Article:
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Call for couples to get health checks

THE Shanghai Women's Federation called on more young couples to receive health checks before getting married to reduce the number of infants born with congenital defects.

A total of 138,981 couples were married in the city last year and 29.7 percent had health checks in advance. The rate was 25.8 percent in 2007 and 22.4 percent in 2006.

Although the percentage has increased, it's low compared with the 98 percent in 2003, when health checks were compulsory before marriage registration.

The federation said it is concerned about the low percentage.

"Physical examinations before marriage is the first step to preventing the birth of infants with congenital defects," said Zheng Ye, a federation official.

"The absence of the health checks may have negative effects on the quality of the city's newborn population."

The present rate of newborns with defects was between 0.8 and 1 percent, slightly higher than before 2003. Officials didn't release comparative figures.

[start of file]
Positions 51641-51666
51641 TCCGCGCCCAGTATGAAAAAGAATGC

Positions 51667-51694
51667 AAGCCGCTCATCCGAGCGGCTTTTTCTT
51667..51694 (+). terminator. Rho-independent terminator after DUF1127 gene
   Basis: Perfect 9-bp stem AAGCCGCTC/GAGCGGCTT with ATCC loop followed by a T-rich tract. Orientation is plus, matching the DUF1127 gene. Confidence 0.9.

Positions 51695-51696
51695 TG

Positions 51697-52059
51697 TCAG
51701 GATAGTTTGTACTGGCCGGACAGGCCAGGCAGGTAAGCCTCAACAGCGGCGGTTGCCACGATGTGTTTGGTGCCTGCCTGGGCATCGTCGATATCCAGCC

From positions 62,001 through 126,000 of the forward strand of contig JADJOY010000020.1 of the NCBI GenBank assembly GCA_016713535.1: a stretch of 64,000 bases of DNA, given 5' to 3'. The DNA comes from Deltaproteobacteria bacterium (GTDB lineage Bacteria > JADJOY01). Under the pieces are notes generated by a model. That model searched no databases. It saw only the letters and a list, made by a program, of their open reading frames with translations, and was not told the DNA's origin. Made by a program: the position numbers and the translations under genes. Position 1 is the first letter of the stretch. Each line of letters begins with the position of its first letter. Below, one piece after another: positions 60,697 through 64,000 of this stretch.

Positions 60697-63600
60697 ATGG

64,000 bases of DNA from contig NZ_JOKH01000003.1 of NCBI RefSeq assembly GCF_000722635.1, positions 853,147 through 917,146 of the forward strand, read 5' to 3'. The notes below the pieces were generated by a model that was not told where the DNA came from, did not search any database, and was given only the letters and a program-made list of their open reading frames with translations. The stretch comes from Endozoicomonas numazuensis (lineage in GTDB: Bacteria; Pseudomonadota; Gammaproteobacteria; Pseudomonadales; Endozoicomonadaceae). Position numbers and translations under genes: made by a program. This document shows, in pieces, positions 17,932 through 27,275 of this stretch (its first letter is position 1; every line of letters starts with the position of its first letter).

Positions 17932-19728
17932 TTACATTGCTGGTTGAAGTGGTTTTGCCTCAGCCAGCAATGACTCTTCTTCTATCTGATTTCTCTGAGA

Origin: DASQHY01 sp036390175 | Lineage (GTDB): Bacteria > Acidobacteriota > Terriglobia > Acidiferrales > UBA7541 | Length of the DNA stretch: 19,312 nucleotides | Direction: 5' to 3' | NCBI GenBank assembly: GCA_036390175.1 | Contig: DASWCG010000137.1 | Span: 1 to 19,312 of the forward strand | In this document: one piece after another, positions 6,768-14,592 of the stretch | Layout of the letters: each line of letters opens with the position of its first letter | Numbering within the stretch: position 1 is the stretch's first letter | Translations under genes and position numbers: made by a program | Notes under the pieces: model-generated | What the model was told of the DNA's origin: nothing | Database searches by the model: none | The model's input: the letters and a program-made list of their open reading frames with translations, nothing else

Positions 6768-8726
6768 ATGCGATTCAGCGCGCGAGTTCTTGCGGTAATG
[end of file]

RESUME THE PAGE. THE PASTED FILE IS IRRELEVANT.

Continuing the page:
According to health department figures, about 12 percent of those who had health checks before marriage were found to have diseases between 1990 and 2003. Hereditary, infectious and sexually transmitted diseases were the most common.

Risk of infection

The 12-percent figure indicates that health checks are necessary as people with some diseases, such as syphilis, shouldn't get married until they have been cured, Zheng said, otherwise, their spouse and future children will be infected.

Some young people think the health checks aren't necessary as they already get free annual physicals provided by employers.

"I'm quite healthy as the annual physical has never indicated any diseases," said Wu Jian, a 30-year-old joint-venture employee, who neglected to have the examination when registering for marriage. "I'm very busy and don't have time to get another check."

But Zheng said the two health checks are different. The health check before marriage stresses hereditary and sexually transmitted diseases.

Eleven districts have set up examination rooms at marriage registration institutions. About 34 percent of couples had health checks at these locations in 2007, twice the number of those in the city's other districts.

"This practice should be spread to the whole city," Vice Mayor Zhao Wen said yesterday when she inspected the Minhang District marriage registration institution.

"Young people should understand the importance of getting their health checked before marriage."


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